Fashion Industry on global level suffers massive drop in sales as deadly coronavirus continues to create havoc around the world.
A recent report looks at the impact on fashion Industry, supply chains, how retailers are responding and how the shut-down in China could lead to long-term changes to sourcing habits.
Towns, cities and entire regions across the world are on lockdown, and in China have been for weeks.
Offices and factories are closed, private vehicles banned and movement restricted in a bid to curtail the spread of a deadly new virus. Covid-19 – popularly known as coronavirus – has caused tragedy and chaos since it emerged in the Chinese city of Wuhan at the end of 2019.
Thousands of cases of the potentially deadly respiratory infection are still being reported, and on 26 February it emerged the virus was growing faster outside China than inside for the first time. The World Health Organization has cautioned against assuming the worst is over.
Beyond the devastating human cost, businesses are also feeling the deep impact of the ongoing outbreak. The Chinese economy is already taking a hit.
The government has sought to ease pressure on financial markets by offering huge cash injections to help market stability.
An outbreak of SARS – a similar respiratory infection – in 2003 led to a 1.1% reduction in GDP that year.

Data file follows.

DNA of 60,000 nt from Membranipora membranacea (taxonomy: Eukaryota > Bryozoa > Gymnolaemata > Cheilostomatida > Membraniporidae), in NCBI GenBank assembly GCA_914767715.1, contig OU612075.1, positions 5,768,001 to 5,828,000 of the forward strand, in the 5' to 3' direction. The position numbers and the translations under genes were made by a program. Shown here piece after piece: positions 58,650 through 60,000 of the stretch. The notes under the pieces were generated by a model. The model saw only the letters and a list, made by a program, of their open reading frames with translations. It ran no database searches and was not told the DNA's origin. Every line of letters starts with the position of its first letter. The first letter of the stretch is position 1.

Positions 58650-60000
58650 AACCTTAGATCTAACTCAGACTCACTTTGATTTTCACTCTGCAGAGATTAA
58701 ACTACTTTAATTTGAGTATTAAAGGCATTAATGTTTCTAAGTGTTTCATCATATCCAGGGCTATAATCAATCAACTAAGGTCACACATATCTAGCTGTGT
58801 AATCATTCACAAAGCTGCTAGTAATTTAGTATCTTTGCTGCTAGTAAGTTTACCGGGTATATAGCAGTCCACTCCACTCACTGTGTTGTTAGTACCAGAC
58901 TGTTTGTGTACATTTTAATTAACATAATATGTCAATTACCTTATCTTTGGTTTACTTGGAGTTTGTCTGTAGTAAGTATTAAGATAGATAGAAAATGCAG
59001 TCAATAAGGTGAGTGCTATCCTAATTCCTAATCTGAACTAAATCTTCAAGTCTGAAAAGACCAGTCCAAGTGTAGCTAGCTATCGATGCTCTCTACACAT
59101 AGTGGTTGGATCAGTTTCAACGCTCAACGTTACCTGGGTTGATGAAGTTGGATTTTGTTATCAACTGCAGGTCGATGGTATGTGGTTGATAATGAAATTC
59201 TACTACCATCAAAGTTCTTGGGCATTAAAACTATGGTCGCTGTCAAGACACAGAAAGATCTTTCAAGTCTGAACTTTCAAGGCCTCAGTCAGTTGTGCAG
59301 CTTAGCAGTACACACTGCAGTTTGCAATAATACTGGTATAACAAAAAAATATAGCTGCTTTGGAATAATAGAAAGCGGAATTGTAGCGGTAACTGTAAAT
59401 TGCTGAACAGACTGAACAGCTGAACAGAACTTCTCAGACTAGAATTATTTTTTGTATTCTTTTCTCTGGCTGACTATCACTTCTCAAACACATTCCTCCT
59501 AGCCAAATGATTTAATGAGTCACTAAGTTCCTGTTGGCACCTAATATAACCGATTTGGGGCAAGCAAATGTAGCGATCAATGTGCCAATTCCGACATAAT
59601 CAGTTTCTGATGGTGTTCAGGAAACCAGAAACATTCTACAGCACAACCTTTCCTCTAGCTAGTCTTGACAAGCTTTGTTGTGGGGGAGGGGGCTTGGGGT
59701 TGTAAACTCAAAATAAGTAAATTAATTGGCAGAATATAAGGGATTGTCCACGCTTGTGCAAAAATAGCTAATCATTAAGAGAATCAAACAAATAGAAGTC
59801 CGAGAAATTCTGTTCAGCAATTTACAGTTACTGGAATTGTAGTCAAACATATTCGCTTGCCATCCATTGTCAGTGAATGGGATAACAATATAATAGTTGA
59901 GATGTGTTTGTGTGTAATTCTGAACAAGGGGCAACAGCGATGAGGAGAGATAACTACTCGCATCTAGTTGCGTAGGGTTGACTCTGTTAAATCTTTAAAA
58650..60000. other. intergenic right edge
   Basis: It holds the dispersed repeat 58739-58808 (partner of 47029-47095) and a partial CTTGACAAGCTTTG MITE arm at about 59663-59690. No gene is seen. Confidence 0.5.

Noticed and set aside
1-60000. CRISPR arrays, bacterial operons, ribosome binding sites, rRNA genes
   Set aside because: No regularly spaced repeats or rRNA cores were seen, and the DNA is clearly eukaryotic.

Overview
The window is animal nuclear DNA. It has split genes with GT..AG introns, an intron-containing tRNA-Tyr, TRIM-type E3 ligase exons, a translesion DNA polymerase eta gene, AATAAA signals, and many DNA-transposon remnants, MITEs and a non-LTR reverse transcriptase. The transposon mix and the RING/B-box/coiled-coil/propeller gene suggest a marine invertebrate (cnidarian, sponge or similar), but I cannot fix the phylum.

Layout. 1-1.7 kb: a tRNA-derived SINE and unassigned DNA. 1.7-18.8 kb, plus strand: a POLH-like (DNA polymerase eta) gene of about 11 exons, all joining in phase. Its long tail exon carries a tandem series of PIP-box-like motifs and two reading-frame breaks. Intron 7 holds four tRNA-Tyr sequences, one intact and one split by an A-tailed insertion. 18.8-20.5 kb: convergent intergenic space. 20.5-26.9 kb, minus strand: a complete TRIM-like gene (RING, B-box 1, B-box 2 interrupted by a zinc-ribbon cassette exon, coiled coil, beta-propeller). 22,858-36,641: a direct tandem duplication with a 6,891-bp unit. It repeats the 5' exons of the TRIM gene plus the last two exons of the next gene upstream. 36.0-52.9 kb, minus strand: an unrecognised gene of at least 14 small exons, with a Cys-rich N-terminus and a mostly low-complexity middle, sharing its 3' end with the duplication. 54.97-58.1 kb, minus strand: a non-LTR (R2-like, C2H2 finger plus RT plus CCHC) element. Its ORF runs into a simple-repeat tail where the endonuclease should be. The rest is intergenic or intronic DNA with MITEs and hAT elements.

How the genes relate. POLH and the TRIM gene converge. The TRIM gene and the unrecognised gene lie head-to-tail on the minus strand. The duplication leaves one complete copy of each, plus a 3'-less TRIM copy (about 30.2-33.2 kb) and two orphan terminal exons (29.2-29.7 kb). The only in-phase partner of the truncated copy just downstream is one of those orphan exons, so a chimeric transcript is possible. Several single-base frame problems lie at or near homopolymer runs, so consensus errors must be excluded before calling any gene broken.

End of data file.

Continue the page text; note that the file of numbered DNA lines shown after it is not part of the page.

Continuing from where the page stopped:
The new coronavirus is already more deadly and infectious than SARS and is impacting a Chinese economy that has grown much larger in the intervening years.
Short-term sales drops are already slowing growth for brands and retailers, particularly in the luxury space, where the booming Chinese market is key.
Burberry, Apple, Moncler and Nike have temporarily closed stores and warned on the shutdown’s impact on sales.
Nike has said it has closed more than half of its stores in the country and Moncler has reported footfall down 80% at its 55 Chinese stores.
It is too early to divine the long-term impact of the outbreak on the global fashion industry.
This will largely be determined by if and when factories are able to return to full capacity.
At present, some remain closed in the worst-impacted areas, centred in Hubei province, part of China’s central manufacturing belt.
Factories that are open face staff shortages, as employees are still unable to return following the Lunar New Year holiday at the end of January.